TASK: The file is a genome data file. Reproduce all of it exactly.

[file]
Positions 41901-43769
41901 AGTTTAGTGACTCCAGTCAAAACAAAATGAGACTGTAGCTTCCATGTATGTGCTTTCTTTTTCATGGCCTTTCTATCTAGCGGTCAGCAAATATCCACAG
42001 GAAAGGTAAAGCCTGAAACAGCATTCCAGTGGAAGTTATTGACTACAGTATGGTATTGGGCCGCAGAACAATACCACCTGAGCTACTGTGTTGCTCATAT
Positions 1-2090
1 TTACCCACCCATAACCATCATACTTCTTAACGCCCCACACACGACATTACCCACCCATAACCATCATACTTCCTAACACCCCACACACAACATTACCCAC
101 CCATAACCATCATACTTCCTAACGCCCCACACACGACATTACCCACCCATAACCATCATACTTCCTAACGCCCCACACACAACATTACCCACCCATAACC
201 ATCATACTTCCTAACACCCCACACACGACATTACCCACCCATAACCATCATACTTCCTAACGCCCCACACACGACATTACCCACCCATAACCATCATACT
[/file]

Positions 41901-43769
41901 AGTTTAGTGACTCCAGTCAAAACAAAATGAGACTGTAGCTTCCATGTATGTGCTTTCTTTTTCATGGCCTTTCTATCTAGCGGTCAGCAAATATCCACAG
42001 GAAAGGTAAAGCCTGAAACAGCATTCCAGTGGAAGTTATTGACTACAGTATGGTATTGGGCCGCAGAACAATACCACCTGAGCTACTGTGTTGCTCATAT
Positions 1-2090
1 TTACCCACCCATAACCATCATACTTCTTAACGCCCCACACACGACATTACCCACCCATAACCATCATACTTCCTAACACCCCACACACAACATTACCCAC
101 CCATAACCATCATACTTCCTAACGCCCCACACACGACATTACCCACCCATAACCATCATACTTCCTAACGCCCCACACACAACATTACCCACCCATAACC
201 ATCATACTTCCTAACACCCCACACACGACATTACCCACCCATAACCATCATACTTCCTAACGCCCCACACACGACATTACCCACCCATAACCATCATACT